Yet Another PHP Template Engine

I created a brand new, lightweight template engine. I immediately received a flood of comments from friends and from other developers as to why I would re-invent the wheel and develop yet another template engine. However, despite all of the wonderful options in existence, they all seemed to be solving a slightly different problem than  the ones I was trying to address. They look great on paper, and in practice, they are. But there are situations that simply need something more streamlined. And that’s what a template engine does best: Streamlines the design process. 

So, what is a template engine? 

Web pages are always served to the browser in the form of HTML documents. What isn’t so visible is the backend logic to generate  this page. In many cases, the logic is very simple and the page is nearly static (almost fully pregenerated). In other cases, it’s generated on the fly by a CMS (such as WordPress) and can change on each page load. 

It’s a general rule of thumb to keep your HTML separate from your PHP. Your program logic should not be intermingled directly with your presentation logic, so to speak. In other words, you should have all your HTML separated from your application, in its own template file. They should be two separate systems, intermingled by function, not by form. 

This is important because it allows changes to the application logic to be fully decoupled from changes to the website’s design. It also allows new themes/designs to operate completely independently of the application logic itself. Management is easy with a properly decoupled architecture. 

Two Schools of Thought. 

In the PHP templating realm, there are two widely held views that arise. These two views both have passionate adherents who will provide a multitude of reasons for their opinions. And in a sense, neither is wrong. 

  1. Have a highly advanced template engine and store a large amount of logic directly within HTML files. 
  2. Use RAW PHP and the “bare-metal” tools available. 

The first school of thought has largely become the industry standard. Most applications are bundled with highly robust, professionally maintained engines. However, as it turns out, the second school of thought has not totally fallen by the wayside. PHP is (quite literally) a legitimate template engine all on its own. It’s hard to discuss native templates without someone quickly mentioning PHP’s competence for the job (or lack thereof). In fact, native, raw templates can do almost anything that the world-renowned players such as Twig can (albeit with messier syntax). These template engines don’t provide new functionality as much as they provide a wealth of convenience. And in their convenience is their value.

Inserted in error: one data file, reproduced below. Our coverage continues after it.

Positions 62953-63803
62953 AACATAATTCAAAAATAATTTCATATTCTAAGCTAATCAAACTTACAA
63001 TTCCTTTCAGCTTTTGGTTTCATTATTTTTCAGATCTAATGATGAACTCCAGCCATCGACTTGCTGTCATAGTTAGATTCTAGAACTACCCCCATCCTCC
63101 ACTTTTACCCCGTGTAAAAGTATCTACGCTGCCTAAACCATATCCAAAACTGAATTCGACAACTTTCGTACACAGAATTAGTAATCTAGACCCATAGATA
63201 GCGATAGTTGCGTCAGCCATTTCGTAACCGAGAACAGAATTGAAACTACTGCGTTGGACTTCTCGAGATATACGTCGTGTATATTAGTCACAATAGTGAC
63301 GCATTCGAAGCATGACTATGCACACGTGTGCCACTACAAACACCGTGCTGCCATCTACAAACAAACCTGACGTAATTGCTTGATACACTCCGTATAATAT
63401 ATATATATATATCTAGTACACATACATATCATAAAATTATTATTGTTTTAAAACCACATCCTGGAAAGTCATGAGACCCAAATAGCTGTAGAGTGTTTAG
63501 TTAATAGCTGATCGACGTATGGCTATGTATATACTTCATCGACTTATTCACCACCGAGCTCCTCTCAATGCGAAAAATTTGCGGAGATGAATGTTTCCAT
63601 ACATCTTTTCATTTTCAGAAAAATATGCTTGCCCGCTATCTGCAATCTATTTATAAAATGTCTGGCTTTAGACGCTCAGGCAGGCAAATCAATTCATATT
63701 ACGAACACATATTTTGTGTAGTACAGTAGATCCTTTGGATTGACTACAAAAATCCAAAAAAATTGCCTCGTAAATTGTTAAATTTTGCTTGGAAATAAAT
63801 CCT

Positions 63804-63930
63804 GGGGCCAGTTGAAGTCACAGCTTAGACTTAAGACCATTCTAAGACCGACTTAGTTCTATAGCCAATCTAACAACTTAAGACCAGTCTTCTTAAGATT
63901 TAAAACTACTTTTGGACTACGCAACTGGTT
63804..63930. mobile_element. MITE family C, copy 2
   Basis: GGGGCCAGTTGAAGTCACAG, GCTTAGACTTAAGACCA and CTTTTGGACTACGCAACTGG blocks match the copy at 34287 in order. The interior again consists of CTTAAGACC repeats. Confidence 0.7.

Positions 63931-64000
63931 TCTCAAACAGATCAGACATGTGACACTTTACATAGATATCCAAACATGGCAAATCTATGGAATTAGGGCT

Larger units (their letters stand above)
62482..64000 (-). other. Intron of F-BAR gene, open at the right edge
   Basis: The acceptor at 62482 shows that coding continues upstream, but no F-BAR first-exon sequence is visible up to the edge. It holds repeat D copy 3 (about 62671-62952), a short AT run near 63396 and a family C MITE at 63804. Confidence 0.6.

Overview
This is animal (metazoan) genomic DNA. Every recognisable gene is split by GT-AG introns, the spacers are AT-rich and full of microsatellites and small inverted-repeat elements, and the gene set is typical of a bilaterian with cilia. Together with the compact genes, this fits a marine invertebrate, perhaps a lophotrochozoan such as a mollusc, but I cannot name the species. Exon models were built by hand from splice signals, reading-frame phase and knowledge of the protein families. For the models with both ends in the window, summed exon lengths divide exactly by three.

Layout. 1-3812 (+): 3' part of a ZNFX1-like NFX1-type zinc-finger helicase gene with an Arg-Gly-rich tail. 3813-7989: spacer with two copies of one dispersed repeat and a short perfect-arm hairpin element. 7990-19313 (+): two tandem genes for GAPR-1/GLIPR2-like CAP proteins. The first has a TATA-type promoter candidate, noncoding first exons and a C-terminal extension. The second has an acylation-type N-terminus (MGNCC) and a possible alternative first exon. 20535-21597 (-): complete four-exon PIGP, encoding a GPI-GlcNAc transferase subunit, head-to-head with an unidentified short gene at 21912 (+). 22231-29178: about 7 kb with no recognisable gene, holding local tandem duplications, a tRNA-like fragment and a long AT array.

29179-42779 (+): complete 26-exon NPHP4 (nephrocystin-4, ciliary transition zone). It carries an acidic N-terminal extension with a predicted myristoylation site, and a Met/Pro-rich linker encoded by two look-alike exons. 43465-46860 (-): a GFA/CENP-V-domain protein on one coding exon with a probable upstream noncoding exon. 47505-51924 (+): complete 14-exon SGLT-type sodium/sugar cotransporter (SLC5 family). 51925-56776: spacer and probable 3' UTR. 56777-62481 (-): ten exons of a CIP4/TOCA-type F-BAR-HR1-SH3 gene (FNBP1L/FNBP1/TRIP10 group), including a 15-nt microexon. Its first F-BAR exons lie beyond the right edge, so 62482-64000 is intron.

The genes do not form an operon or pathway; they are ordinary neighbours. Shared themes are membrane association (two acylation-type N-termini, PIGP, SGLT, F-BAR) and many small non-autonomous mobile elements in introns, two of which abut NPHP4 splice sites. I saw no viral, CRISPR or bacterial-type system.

The advanced template engines of the modern day (Twig, Blade, Smarty, and so forth) did not arise in a vacuum. They serve an immensely useful purpose, and are extremely powerful tools for any web developer. They allow the design workflow to be seamlessly developed without refactoring application code, giving developeres and designers alike the freedom to create captivating websites for the 21st century. 

But there are many mature options on the market. So many that the choices are practically endless. It’s hard to imagine any application need that cannot be covered generously by multiple widely respected open-source projects. With such a market saturation, it seems laughable to delve into a “solved problem” and to tackle the problem with a fresh set of eyes. But that’s exactly what I endeavored to do.  And this post will discuss exactly why. 

The nature of Too Much Syntax. 

The value of a modern template engine is in its convenience. There is very little that a raw PHP template can’t do. Albeit, probably with difficulty, but it’d be possible.